COMMENTARY 764.3: Eight Laws of Leadership

Take a look around. Business, education, politics. If there’s one thing we don’t have enough of, it’s good leaders – men and women who have the vision and the ability to change things for the better.

Former Air Force General William Cohen wrote a fine book called The Stuff of Heroes in which he identified eight laws of leadership. Here are his rules:

  1. Maintain absolute integrity.
  2. Know your stuff.
  3. Declare your expectations.
  4. Show uncommon commitment.
  5. Expect positive results.
  6. Take care of your people.
  7. Put duty before self.
  8. Get out in front.

His laws embrace important competencies like knowledge, communication skills, commitment, optimism, caring, and a powerful sense of duty. But General Cohen also recognized that the foundation of a successful leader is character, including trustworthiness, honor, and courage.

The best leaders draw on these moral qualities to influence others through inspiration, persuasion, trust, and loyalty. They do the right thing despite the costs and risks and do it not because it will yield approval or advantage, but because it’s the right thing.

In these cynical times, it’s easy to think such leadership is unattainable; yet in every walk of life there are hundreds of men and women – parents, teachers, coaches, civic activists – who fit this mold. What’s more important, every one of us could be among them.

This is Michael Josephson reminding you that character counts.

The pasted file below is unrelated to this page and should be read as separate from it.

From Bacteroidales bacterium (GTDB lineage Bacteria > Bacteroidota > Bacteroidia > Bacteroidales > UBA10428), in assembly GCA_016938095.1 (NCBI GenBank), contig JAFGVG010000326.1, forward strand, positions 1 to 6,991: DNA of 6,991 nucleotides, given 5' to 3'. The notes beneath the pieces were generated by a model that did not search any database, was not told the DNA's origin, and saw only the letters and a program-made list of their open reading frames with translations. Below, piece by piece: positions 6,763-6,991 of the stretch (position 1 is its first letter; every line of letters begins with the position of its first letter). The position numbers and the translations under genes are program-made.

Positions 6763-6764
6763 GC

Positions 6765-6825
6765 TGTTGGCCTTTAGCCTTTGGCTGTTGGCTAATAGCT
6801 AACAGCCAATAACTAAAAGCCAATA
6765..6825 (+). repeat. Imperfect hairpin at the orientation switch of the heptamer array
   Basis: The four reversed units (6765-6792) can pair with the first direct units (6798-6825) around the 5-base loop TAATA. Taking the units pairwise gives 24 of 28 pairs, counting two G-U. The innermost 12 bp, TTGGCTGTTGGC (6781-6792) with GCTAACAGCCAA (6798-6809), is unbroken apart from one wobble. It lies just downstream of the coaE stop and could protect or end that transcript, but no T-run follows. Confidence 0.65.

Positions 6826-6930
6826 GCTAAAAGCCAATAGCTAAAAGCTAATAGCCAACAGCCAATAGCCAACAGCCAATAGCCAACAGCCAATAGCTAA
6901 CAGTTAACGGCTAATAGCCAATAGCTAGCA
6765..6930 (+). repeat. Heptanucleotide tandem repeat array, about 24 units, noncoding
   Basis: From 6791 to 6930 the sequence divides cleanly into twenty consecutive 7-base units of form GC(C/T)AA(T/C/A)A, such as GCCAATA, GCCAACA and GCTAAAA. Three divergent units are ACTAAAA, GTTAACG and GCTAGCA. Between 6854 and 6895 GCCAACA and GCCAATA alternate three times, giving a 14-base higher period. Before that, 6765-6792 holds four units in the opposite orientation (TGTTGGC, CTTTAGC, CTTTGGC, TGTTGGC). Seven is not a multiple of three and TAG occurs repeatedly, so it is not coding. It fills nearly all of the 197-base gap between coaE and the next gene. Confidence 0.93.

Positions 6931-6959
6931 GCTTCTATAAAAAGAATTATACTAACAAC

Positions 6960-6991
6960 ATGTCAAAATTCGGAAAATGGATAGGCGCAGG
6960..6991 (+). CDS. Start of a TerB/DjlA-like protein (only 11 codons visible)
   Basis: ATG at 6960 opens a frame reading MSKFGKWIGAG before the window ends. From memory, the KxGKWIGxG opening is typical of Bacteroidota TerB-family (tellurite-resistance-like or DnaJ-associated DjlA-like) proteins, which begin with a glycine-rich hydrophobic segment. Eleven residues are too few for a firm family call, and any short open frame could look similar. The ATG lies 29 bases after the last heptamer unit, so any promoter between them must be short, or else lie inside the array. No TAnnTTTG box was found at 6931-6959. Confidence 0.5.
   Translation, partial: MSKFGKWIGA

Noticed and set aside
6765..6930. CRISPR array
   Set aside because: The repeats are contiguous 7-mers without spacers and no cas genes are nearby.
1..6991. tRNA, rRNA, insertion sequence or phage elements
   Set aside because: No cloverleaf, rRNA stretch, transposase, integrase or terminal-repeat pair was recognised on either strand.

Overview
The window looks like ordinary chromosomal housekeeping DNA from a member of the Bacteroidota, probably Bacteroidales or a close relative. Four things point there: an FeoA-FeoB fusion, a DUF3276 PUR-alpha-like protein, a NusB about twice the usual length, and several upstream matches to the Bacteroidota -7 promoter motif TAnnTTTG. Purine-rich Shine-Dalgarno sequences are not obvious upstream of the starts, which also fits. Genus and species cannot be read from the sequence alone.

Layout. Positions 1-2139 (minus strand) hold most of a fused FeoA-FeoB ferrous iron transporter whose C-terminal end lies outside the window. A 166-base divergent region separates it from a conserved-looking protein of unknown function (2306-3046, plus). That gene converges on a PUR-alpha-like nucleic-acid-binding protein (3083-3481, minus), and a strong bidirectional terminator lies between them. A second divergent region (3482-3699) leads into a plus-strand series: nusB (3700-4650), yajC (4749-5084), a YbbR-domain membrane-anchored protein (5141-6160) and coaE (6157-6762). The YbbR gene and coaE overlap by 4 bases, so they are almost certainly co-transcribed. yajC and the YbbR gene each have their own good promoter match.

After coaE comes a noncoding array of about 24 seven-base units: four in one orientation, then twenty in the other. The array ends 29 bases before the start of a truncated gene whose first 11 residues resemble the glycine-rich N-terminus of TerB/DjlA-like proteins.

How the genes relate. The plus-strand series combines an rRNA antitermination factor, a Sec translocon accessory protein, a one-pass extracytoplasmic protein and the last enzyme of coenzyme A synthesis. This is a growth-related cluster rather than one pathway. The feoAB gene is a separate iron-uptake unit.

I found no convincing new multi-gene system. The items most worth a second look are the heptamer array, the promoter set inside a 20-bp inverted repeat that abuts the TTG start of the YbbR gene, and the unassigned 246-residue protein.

If you enjoyed this commentary, read The Power of One.

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Comments 2

  1. It seems too many people placed into leadership positions today do not know how to implement and/or utilize #6 and #8. #6 is about the ability of relating the compassion you have for the company’s success with your co-workers. A leader cannot be successful alone, he/she aren’t leading if no one is following. #8 is about “vision’; having the aptitude to see the bigger picture and leading others to it.

    It is very disappointing to see our political leaders demonstrate their lack of #8 by blaming the other party. Creating adversity with any issue is not “leading.” Creating consensus without taking ownership of it, IS being out in front leading.

    These are eight very good laws of leadership that I wish more people in leadership positions, today, practiced.

    Thank you Michael!

  2. This sounds like a recipe for a good Scoutmaster! Having been one for some years, I can attest that these 8 points are what is needed to guide our boys into becoming fine young men — thanks — I will share this with my other leaders, including my troop’s youth leaders.

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